Music

Kashmir by elementary kids…Music teachers, take note!

I haven’t linked to Nate Claiborne in awhile, but his music blog for this Monday delighted me. It’s a video of a group of children aged 7-12 years playing a cover of Led Zeppelin’s Kashmir almost exclusively on percussion instruments such as xylophones and glockenspiels.More music teachers should do this!

Links of the week April 27-May 3

 

And it’s time for another Weekly Link Roundup:
My Immortal – Lindsey Stirling
I linked to this artist earlier in the week, but I thought I’d share some move love. For those of you who love intricate string work, rock violins, The Phantom of the Opera, Nightwish, Evanescence, The Red Paintings…this is a girl we might want to keep an eye on. I wouldn’t mind getting ahold of her album at some point. My son likes her youtube videos. 

 

Before We Rush to Judge Donald Sterling by Doug Main
It kind of goes without saying for some people to give others the benefit of the doubt and examine themselves before condemning too harshly, and for others to criticise very harshly while not necessarily living out very well the alternative to what they’re being critical of. That said, the ethnic makeup of the man’s basketball team makes his comments look pretty silly.

 

The Least-Sung Song by Tim Challes
Some interesting thoughts. The verse in Colossians talking about singing does refer to singing to one another rather than just to God. That thought might affect some of my preferences in worship songs. I tend to prefer songs whose lyrics focus on my speaking directly to God, in contrast to those phrased in a manner talking about God with the ‘audience’ being other people, those more ‘declarational’ songs.

 

Untidy beds may keep us healthy – Failing to make your bed in the morning may actually help keep you healthy, scientists believe.
And teenagers (and adults) everywhere said “see, I told you, no point!” Then again:
Benefits of making your bed

 

Critique of “The Shack” – A Christian Theologian’s Perspective by Patrick Zukeran
I never read this novel past the first few pages, although it came highly recommended. This article does a good job of summarising the positive aspects of the text and the troubling criticisms laid against it, which seem to be confusing or problematic at best and outright heresy at worst. What troubles me most is how freely recommended the novel was without warning of the issues it presents, especially to those without a strong Biblical foundation.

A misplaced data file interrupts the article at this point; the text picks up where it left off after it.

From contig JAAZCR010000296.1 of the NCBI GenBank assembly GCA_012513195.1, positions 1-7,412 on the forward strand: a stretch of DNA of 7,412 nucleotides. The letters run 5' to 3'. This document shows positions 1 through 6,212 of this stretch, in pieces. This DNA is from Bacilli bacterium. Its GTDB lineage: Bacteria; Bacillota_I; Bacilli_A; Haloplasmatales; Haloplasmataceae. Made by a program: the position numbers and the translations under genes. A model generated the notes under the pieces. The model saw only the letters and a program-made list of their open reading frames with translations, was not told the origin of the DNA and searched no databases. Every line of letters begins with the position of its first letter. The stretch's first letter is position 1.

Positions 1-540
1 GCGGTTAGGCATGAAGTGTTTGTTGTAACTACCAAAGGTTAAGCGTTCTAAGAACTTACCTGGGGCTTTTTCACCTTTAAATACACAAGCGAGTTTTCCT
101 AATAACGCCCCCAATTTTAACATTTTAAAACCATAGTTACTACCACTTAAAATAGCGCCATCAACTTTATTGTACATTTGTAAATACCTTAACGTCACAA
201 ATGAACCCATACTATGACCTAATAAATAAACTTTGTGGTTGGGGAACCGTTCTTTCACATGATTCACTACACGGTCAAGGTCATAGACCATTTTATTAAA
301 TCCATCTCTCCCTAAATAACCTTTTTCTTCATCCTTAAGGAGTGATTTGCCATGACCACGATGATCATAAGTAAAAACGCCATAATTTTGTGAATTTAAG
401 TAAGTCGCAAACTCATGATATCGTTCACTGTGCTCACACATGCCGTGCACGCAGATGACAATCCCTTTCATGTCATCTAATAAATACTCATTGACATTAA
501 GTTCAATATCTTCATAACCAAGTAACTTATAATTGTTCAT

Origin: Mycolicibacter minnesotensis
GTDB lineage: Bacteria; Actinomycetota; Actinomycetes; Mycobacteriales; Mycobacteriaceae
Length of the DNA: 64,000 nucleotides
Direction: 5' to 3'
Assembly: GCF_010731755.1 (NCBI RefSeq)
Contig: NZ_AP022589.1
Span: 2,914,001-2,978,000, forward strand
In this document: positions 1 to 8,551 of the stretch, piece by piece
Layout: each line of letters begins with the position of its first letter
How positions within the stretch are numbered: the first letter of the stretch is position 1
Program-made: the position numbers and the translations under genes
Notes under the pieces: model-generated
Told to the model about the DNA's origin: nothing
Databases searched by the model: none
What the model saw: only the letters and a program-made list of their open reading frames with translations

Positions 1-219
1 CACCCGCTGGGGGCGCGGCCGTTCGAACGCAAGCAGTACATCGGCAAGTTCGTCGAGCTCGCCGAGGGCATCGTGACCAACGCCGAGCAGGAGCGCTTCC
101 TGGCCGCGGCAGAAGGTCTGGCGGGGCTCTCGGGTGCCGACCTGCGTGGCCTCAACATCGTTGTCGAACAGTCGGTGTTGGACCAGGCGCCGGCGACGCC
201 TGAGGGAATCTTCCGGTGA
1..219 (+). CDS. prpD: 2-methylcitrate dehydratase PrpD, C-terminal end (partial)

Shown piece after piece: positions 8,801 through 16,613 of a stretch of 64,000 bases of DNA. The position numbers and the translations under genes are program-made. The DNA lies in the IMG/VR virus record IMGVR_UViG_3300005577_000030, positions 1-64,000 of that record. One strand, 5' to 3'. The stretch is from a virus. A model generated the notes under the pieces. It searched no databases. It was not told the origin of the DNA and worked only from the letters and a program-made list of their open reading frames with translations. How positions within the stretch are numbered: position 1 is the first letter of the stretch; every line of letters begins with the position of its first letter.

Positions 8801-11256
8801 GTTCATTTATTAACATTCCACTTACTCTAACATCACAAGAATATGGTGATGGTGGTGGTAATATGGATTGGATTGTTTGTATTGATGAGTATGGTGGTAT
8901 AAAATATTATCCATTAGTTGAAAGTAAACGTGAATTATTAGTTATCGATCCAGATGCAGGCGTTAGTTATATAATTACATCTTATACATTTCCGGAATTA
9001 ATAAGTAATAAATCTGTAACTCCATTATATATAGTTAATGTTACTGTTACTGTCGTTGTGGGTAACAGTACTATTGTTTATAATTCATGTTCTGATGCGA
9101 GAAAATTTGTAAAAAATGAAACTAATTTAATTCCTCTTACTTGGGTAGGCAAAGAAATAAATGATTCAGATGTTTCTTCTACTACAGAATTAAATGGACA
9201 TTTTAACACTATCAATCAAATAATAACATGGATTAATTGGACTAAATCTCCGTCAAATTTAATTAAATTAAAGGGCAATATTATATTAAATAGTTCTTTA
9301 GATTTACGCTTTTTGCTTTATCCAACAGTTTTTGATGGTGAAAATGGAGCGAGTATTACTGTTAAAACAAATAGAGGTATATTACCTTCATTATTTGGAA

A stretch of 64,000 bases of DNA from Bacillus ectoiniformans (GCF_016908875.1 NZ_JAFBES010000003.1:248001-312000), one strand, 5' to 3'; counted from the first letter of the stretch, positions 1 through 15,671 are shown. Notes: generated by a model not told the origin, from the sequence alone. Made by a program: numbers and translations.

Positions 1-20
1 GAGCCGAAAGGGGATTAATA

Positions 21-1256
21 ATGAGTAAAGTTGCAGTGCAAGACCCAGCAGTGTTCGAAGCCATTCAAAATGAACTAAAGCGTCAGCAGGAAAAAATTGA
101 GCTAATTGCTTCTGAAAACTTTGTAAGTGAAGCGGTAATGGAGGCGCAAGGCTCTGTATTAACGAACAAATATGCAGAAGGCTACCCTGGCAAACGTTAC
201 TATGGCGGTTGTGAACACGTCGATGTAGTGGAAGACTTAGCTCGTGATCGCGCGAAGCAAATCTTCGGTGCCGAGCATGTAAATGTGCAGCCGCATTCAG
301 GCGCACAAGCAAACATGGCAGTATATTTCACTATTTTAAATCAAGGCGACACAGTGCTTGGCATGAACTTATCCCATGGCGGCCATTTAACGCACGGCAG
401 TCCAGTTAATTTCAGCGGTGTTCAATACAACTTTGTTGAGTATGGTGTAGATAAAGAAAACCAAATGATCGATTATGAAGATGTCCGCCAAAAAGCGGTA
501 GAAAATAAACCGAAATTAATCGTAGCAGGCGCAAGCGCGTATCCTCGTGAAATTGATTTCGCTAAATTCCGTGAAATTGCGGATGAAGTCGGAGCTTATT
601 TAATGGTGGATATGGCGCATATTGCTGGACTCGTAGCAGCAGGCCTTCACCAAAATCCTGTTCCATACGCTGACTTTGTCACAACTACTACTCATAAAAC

Now listening – Phantom of the Opera – Lindsey Stirling

For those of you who love intricate string work, rock violins, The Phantom of the Opera, Nightwish, The Red Paintings…this is a girl we might want to keep an eye on. This week I worked through what she has on Youtube, and I think we have a new mainstay for my regular lineup.
I guess the fact that in this video the costumes (that cloak!), choreography and sets are wonderful, and she’s playing one of my favourite pieces. 🙂
Now if only to engineer a collaboration between Lindsey Stirling and 2Cellos

Hacked Turntable Plays a Tree’s Rings Instead of Records

I agree with the comments…would be nice to have the grooves etched and played through a regular record player rather than the image fed through a midi…still pretty cool. And the music generated sounds like an actual composition!

Hackaday

fetch

Here’s another one of those crazy, weird, artsy-style hacks. Somebody decided to see what tree rings sound like by making this rather unorthodox turntable.

All things considered, the cross-section of a tree trunk does kind of resemble a vinyl record. [Bartholomäus Traubeck] noticed this and decided to see what would happen if you could listen to it.

Of course… it’s not quite that simple. When you cut a slice of wood, you’re not leaving any grooves in the rings, so you can’t just throw it on a slightly modified record player. What [Traubeck] had to do was engineer a record player with a Playstation Eye camera strapped to the end of the arm — simple image recognition software creates a signal based on the pattern of the rings, knots, and other imperfections in the wood. This is then filtered into a program called Albeton Live, and converted into a very…

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Links of the week Feb 23-March 1

NASA Photo Shows North Korea Kept in the Dark at Night
This photo is pretty incredible. Not that electricity and lights (or light pollution) are always awesome, but it reminds me of how blessed we are in the west, and of persecuted believers (and non-believers) there who suffer not just because of their faith, but materially.

 

2CELLOS – Thunderstruck

For those who haven’t heard of 2CELLOS – go do spend some time listening to their stuff on Youtube. I have to say my favourite is still Smooth Criminal, the first track of theirs I was exposed to. Can you imagine coming across these guys busking or something?!

Now watching/listening: Dire Straits LIVE in Wembley 11 June 1988 Nelson Mandela Concert

So I thought I’d let you in on what I’d been listening to this morning, and now and again lately. It’s the concert Dire Straits and Eric Clapton played for Nelson Mandela’s birthday back in 1988. Apparently Dire Straits’ guitarist Jack Sonni was out because he’d just had twins. Mark Knopfler:

“Now, you may have noticed that Jack’s not with me tonight. Because he’s had two lovely babies, two little girls. So Jack, I thought I’d wait for this moment, in front to 600 million people, to congratulate you for that. We’ve had to get a stand in, very sorry about this. Last minute stand-in, tricky little inside left. And, uh, he’s never played at Wembley before, but he’s the best we could do. You know? But he has played before. Eric Clapton.”